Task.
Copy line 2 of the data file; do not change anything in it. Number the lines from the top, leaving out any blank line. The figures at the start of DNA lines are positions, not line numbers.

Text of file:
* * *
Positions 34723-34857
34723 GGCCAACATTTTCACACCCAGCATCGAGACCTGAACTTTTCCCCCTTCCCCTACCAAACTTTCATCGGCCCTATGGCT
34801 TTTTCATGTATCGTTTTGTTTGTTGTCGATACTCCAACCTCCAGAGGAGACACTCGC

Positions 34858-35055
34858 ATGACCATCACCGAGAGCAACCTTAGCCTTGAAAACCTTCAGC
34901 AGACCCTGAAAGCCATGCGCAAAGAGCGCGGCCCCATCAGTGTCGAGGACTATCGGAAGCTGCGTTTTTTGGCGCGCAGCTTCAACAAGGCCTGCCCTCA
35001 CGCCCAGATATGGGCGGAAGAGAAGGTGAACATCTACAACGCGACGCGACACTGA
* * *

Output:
34723 GGCCAACATTTTCACACCCAGCATCGAGACCTGAACTTTTCCCCCTTCCCCTACCAAACTTTCATCGGCCCTATGGCT